Though Alberta Premier Rachel Notley wants to keep any involvement with the federal election at arm’s length, she did say in a teleconference last week that she would have some limited activity. The bulk of this activity would come in the form of attending NDP rallies and discussing the policies of the candidates she supports.
“I’m not going to engage in negative campaigning against other candidates,” she said. “I don’t think that that is helpful.”
She says she will only actively engage in the campaign when it’s needed to correct the record in regards to the Alberta government and she thinks it should be a race between the candidates running to be prime minister and the candidates vying to be members of Parliament.
Showing support for her party, Notley says she was born and raised in the Alberta NDP and has never voted any other way in a federal election. She was pleased on the morning of Aug. 6 when she came out of her house and found a sign for Linda Duncan, federal candidate for Edmonton-Strathcona, waiting for her on her doorstep, she said.
She also claimed she has a “great deal” of respect for NDP Leader Thomas Mulcair’s contributions as Opposition leader and likes him on a personal level, “He’s a good guy.”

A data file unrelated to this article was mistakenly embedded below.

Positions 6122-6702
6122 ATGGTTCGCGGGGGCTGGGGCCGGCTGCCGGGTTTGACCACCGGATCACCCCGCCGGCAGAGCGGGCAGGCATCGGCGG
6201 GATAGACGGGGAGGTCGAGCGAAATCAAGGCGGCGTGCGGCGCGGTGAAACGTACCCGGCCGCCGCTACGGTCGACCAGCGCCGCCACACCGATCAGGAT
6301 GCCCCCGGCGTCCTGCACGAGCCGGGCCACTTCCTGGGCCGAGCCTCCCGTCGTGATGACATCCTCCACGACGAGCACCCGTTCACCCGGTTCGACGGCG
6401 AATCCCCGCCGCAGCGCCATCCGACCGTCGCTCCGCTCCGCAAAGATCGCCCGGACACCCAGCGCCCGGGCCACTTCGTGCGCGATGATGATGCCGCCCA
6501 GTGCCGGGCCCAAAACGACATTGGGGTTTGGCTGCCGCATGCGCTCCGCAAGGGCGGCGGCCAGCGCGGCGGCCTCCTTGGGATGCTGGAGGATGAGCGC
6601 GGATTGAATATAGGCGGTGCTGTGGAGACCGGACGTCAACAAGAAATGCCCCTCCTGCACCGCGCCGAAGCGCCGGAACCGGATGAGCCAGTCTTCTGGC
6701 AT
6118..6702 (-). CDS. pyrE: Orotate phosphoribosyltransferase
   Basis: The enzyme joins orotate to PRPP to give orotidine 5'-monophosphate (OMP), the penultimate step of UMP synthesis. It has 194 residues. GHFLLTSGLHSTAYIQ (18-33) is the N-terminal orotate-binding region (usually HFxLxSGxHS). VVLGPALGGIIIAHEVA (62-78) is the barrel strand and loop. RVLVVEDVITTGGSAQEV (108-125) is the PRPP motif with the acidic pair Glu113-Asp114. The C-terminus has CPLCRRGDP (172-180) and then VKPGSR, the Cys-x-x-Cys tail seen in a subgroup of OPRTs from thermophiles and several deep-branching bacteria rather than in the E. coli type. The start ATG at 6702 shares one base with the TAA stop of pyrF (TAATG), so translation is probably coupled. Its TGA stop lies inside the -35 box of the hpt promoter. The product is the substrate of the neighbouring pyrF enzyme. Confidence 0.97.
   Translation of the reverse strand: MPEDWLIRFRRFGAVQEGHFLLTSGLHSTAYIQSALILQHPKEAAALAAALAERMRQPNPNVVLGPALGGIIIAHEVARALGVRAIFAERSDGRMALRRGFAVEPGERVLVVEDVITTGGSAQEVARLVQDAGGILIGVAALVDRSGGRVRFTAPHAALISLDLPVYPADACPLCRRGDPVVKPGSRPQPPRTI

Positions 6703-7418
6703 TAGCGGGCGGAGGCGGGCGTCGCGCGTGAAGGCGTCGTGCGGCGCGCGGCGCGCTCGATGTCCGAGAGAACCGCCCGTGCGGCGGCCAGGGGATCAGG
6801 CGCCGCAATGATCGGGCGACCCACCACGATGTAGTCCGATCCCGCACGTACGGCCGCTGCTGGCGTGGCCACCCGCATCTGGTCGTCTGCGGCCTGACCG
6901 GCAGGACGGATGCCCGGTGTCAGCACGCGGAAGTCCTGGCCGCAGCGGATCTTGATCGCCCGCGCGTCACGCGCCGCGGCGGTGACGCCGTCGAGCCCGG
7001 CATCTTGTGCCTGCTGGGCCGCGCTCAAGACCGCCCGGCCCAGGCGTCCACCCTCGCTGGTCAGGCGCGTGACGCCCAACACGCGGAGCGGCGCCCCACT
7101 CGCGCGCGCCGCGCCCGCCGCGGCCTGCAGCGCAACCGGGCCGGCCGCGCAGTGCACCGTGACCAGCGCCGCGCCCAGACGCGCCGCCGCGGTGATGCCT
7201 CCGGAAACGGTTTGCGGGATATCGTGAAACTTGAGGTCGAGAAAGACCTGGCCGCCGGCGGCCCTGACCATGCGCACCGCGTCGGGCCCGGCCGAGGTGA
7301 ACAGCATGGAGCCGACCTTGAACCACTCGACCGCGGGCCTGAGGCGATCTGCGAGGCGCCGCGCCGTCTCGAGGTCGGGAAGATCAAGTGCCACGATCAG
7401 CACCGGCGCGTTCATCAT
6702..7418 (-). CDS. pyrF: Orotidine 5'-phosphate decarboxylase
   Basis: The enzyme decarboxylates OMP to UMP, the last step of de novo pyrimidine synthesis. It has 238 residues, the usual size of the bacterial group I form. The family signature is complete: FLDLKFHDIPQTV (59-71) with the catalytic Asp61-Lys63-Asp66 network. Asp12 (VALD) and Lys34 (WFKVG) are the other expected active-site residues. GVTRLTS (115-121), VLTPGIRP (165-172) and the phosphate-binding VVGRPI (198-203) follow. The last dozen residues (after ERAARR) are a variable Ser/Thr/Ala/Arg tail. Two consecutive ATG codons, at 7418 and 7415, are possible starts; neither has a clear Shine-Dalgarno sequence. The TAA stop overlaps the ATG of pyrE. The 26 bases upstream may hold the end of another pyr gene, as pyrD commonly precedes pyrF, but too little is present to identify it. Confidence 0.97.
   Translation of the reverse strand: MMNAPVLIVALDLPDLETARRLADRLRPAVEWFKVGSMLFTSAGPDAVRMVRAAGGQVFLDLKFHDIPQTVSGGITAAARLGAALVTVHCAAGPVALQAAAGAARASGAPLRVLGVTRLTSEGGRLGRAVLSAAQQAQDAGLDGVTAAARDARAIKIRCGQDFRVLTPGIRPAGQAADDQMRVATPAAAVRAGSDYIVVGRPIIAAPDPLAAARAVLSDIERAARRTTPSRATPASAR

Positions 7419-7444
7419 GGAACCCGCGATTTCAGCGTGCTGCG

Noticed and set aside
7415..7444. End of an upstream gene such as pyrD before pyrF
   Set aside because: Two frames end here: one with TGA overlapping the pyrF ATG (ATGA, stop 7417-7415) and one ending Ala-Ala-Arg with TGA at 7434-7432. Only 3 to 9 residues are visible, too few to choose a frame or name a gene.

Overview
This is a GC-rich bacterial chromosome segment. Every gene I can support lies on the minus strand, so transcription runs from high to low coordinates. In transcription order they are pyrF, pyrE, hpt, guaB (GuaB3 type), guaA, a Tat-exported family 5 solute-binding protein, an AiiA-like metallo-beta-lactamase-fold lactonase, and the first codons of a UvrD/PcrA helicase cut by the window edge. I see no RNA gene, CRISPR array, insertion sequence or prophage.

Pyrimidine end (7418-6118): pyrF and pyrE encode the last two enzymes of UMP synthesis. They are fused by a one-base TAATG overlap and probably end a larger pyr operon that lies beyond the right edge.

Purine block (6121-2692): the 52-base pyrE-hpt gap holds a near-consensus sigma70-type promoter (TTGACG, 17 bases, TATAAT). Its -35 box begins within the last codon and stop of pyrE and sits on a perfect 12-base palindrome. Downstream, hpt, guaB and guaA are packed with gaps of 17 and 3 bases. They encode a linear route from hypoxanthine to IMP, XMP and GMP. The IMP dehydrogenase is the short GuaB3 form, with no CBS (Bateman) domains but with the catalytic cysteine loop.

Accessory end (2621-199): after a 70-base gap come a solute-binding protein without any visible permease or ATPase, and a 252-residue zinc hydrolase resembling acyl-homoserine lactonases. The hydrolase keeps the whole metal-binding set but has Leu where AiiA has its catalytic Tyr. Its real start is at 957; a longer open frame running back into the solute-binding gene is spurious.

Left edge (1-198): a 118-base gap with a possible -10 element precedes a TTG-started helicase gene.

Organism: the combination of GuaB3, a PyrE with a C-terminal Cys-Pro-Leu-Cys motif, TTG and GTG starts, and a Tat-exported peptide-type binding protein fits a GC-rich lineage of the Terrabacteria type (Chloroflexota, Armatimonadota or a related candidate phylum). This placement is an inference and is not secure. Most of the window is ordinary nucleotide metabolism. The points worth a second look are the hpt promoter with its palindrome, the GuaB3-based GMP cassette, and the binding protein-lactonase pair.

With that said, Notley noted that her own day job is substantial and in her opinion, most of her attention should be on her duties to the people of Alberta and the voters who elected her to office, and that’s what she intends to do.
“I believe in focusing on what I have to do, what I can to maintain a co-operative and collaborative relationship with my colleagues, federally, in order to be productive and no matter who wins the next election, I will work as amicably and co-operatively with them as they will allow.”
Some of the issues Notley hopes to see discussed and debated throughout the campaign include infrastructure issues, especially those pertaining to Alberta, specifically the flood infrastructure in Calgary. Also chief among her concerns at the federal level is the issue of health care.
“All provincial premiers identified clearly at the first ministers conference that we needed for the federal government to reengage federal investment in health care because the cost pressures are growing and the provinces have had too much downloaded on them by the federal government over the last few years,” she said.